Here is an online book detailing the use of the earthworm for topsoil formation. And this US Patent describes the use of water-based drilling mud for building topsoils. Most creative.

Tropical soils are a bit different, but an intelligent selection of cover crops can make all the difference in building tropical topsoils.

The topic of topsoils is more down to earth than most topics covered at Al Fin. Yet a more intelligent approach to topsoils would go a long way toward improving crop yields and food supplies in much of the world. Certainly a more sustainable approach to topsoils in the industrial world would result in less expenditures on chemical fertilizers and less damaging agricultural runoffs into the water table.

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Blogger Snake Oil Baron said...

It has been stated that Amazonian natives used biochar to make the jungle horticulture productive in the absence of topsoil. Rather than slash and burn techniques, the biochar holds water and nutrients in the porous structure whereas ash from normal burning would get washed away. They supplemented it with fish processing waste from their river catches which made the stuff extremely rich. (As an aside, fish processing "waste" might be produced closer to the agricultural source if land based aquaculture becomes wide spread)

I have also heard about using hydrophilic/hygroscopic proteins from seaweeds to make agriculture in dry regions better able to hold on to water and minimizing soil evaporation. It would be interesting if these techniques could be combined.

Further research is being done to green deserts by taking advantage of what little water there is and constructing an environment to use it effectively. Now, some of the people who support this are overly idealistic and have a far more negative view of the modern agriculture system that have resulted if vast productivity gains but unlike the "organic foods" racket, some of these innovations look like they have potential and using a combination of biochar, modern agriculture and desert reclamation schemes might very well increase the trend towards using less land for agriculture and returning some of it to prairie, savanna and forest while making deserts become productive.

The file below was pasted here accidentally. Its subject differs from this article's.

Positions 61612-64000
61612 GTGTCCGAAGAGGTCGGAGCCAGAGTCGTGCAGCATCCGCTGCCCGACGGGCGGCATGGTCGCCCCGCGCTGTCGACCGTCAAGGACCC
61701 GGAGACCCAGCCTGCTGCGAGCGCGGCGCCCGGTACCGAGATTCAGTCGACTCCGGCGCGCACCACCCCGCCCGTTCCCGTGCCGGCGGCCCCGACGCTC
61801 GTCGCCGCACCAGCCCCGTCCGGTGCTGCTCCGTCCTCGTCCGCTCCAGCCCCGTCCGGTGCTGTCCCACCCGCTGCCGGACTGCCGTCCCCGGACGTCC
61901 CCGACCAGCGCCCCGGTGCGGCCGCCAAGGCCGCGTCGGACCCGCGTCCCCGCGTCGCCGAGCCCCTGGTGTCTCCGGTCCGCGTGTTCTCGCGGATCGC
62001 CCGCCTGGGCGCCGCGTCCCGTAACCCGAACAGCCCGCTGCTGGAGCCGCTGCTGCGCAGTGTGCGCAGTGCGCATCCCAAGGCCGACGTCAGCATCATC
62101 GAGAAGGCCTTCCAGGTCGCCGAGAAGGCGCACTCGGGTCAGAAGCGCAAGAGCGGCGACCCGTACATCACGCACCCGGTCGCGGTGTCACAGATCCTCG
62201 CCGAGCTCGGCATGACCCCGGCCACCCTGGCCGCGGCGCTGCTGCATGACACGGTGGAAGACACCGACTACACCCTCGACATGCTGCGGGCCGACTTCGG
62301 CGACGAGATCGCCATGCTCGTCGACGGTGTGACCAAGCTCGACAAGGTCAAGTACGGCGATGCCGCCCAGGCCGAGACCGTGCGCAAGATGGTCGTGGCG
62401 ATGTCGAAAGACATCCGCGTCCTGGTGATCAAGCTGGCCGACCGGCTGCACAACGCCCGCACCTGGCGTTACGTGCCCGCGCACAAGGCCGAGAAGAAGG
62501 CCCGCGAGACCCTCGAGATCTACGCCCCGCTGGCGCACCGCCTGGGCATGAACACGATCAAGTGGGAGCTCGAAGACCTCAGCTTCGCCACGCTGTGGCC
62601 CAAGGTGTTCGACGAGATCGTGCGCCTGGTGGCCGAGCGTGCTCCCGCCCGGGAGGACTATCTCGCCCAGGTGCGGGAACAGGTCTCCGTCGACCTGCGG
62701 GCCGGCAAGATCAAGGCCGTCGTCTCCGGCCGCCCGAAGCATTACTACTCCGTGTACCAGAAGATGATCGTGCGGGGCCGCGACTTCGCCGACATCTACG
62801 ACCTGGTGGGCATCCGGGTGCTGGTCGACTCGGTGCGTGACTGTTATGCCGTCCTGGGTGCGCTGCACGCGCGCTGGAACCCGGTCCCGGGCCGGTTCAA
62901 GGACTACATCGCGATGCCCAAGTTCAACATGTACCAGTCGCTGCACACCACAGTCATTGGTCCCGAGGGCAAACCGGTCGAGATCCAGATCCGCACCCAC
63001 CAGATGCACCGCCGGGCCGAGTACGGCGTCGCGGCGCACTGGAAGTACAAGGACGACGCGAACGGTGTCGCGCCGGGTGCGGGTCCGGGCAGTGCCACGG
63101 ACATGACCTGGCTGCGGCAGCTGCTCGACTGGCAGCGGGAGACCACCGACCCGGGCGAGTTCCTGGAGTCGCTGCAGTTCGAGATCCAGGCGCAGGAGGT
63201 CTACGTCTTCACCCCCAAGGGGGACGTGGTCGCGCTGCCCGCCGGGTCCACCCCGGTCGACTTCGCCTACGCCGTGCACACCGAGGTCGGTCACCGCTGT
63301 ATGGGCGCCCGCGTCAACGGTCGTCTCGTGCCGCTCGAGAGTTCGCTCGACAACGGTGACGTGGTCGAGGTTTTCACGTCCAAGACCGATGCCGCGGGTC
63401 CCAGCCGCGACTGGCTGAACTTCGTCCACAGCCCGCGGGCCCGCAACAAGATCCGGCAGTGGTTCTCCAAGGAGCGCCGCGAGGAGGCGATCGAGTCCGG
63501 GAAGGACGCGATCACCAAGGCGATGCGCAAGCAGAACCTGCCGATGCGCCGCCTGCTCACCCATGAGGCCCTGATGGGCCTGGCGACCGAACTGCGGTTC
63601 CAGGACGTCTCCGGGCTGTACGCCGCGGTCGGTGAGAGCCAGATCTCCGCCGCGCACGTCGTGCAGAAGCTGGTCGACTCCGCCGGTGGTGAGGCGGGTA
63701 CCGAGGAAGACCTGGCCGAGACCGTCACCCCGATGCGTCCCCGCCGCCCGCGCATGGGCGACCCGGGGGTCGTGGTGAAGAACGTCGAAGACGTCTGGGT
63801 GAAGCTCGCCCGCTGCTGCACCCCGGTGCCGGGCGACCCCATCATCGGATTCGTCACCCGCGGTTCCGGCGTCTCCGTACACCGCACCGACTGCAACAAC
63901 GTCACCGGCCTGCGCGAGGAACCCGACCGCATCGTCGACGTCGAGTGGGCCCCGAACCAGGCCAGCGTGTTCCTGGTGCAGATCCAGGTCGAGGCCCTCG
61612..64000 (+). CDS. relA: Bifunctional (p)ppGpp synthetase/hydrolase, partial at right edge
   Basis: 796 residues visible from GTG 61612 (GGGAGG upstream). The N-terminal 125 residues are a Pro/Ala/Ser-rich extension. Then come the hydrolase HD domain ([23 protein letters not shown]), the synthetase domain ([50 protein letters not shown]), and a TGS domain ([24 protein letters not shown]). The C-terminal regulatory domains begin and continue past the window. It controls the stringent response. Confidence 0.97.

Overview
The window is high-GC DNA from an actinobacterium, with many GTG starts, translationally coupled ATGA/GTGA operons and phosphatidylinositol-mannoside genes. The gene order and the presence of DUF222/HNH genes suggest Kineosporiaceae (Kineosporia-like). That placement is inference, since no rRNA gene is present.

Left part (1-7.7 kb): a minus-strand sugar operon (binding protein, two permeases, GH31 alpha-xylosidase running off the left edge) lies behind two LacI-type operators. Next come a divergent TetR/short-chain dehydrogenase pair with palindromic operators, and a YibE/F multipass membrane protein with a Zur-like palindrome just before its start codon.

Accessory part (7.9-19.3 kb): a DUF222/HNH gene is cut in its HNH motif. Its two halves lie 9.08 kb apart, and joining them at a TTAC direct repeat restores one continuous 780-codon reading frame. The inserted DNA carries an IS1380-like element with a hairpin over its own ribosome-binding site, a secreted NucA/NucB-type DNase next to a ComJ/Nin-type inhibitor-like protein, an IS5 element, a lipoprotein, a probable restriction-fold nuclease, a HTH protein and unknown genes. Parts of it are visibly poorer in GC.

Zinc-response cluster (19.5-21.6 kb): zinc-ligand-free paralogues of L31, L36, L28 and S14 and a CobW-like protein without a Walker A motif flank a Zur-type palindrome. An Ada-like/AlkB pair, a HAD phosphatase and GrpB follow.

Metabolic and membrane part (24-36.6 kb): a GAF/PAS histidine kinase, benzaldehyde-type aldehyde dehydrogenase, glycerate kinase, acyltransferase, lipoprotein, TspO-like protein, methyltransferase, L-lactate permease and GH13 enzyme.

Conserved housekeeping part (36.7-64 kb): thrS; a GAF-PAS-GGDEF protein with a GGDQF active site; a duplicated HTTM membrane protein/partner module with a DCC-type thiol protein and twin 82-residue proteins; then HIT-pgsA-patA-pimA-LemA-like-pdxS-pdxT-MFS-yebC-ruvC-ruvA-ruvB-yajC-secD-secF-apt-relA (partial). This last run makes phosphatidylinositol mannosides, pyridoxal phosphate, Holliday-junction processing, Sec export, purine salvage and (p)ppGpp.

Sunday, 10 February, 2008  
Blogger al fin said...

I agree. The potential for improving the vitality and fertility of soils worldwide, has only just begun to be explored and developed.

The claim that we are "irrevocably losing topsoil" betrays an appalling ignorance of science.

Monday, 11 February, 2008  
Blogger SwampWoman said...

Not to mention that any western farmer knows how to take care of and improve the soil. If the land is rented on a year-to-year contract, however, the incentive to improve the soil may not be there.

The desert soils seem to be a bigger challenge due to salinization. My family has always farmed/ranched in non-desert conditions. I suppose if I had grown up with dry soil, I'd consider salinization from irrigation more manageable.

Monday, 11 February, 2008  

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“During times of universal deceit, telling the truth becomes a revolutionary act” _George Orwell